If you found it tough to land a graduate job in 2013, we have good news. It should be a bit easier in 2014. More than a fifth of firms say they plan to hire more graduates in 2014 than they did in 2013, according to a new survey of employers.
The revelation came amidst good news in general for jobseekers, as over half of companies said they plan to start hiring more in 2014. Of the employers surveyed, 51% said they expect their workforce to be larger — not smaller — than it is now.
But questions have been raised about the type and quality of these new jobs. According to the results of “On the Up” — a survey by Accenture and the CBI — wages look likely to remain low and employers are keen to continue to use short-term contracts, rather than taking staff on permanently.
Or, as the CBI’s press release puts it:
“The survey revealed a continued cautious approach to pay, and underlines the vital role played by flexible contracts in underpinning growth and job creation.”
Although there should be more jobs around, it seems few employees are set to get much in the way of a pay rise in 2014. Although the proportion of firms saying they plan to freeze pay has dropped to a new low of 8%, employers are still feeling pretty tight-fisted.
More than a third (39%) of employers said the pay rises they have planned will be below inflation, meaning workers will still feel poorer than they did this time last year. Four in ten (42%) plan rises in line with inflation — and only 7% are set to raise pay by more than inflation.
And graduates hoping that employers could soon be forced to pay a more generous ‘living wage’ have been disappointed. Although the living wage is a useful “voluntary reference point”, the majority of firms have rejected the idea of a mandatory wage higher than the National Minimum Wage.
Four in ten (42%) saying wages can only rise in line with productivity gains (for instance through higher skills). Only 12% of firms said there should be any legal obligation to the living wage.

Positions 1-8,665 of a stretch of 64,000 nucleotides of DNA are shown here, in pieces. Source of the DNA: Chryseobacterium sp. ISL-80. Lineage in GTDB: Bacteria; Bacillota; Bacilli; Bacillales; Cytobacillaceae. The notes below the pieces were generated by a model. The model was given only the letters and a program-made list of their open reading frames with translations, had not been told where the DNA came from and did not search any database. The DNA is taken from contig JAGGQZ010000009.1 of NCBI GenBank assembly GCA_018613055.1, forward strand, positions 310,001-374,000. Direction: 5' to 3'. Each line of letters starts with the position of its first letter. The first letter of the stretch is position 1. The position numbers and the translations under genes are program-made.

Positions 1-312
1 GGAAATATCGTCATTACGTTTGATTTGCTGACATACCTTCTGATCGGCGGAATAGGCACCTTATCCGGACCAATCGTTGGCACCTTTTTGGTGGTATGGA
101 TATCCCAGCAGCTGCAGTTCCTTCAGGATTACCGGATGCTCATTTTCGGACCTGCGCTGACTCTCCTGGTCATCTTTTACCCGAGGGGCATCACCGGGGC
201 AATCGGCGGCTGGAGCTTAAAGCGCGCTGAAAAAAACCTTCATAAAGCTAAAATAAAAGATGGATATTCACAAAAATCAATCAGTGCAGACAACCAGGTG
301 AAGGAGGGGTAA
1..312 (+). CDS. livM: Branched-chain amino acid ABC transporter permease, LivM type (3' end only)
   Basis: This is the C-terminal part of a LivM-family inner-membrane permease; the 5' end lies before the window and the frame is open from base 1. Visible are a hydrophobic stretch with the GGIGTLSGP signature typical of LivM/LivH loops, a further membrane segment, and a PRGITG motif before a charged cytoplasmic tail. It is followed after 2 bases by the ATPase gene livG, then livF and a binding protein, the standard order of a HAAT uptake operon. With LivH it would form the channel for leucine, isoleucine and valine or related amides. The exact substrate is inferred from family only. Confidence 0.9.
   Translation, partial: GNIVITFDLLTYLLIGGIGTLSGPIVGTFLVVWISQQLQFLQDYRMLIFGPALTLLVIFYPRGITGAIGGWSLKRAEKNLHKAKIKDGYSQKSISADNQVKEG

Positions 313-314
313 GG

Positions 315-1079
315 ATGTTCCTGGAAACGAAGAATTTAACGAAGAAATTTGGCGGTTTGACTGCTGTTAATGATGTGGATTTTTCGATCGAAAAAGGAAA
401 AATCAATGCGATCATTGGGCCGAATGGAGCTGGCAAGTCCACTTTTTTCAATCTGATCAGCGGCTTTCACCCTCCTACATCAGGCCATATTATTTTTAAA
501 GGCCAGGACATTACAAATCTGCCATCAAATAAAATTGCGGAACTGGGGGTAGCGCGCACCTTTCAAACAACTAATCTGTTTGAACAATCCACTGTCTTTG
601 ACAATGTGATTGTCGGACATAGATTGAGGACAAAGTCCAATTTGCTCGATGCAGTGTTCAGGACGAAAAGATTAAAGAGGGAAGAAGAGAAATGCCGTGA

There was more bad news for graduates hoping to find permanent, paid work with regular hours. Almost all firms (97%) said they see flexible employment patterns, such as use of agency workers and zero-hour contracts, as either vital or important to the UK economy.
Respondents said that they enable companies to cope with fluctuating demand, respond rapidly to growth opportunities and provide a stepping stone into work for those vulnerable to long-term unemployment, as well as offering choice to those who don’t want full-time work.
Katja Hall, CBI Chief Policy Director, said:
“The minimum wage successfully acts as a floor on pay, protecting workers while ensuring jobs can continue to be created. The living wage can only remain an aspiration that helps some firms pay more, but it must remain voluntary. Moving to a statutory approach would undoubtedly hit jobs and opportunity.
“Most businesses believe that flexible employment patterns, including agency and zero-hours work, are a critical tool when demand fluctuates and a firm needs to react quickly. These contracts create opportunities for people looking for work that might not otherwise exist, and also attract investment to the UK.”
Graduate Fog is pleased to see some optimism returning to UK businesses — but we are concerned that they sound reluctant to translate their confidence into improved pay and contracts for their young workers, including graduates. If things are starting to improve, it is vital that the gains are shared fairly among employees at all levels of an organisation.
*WILL THINGS IMPROVE IN 2014?
Are you hopeful that more jobs will become available for young people next year? Will these be good jobs — or are you worried that wages will stay low and contracts will be precarious?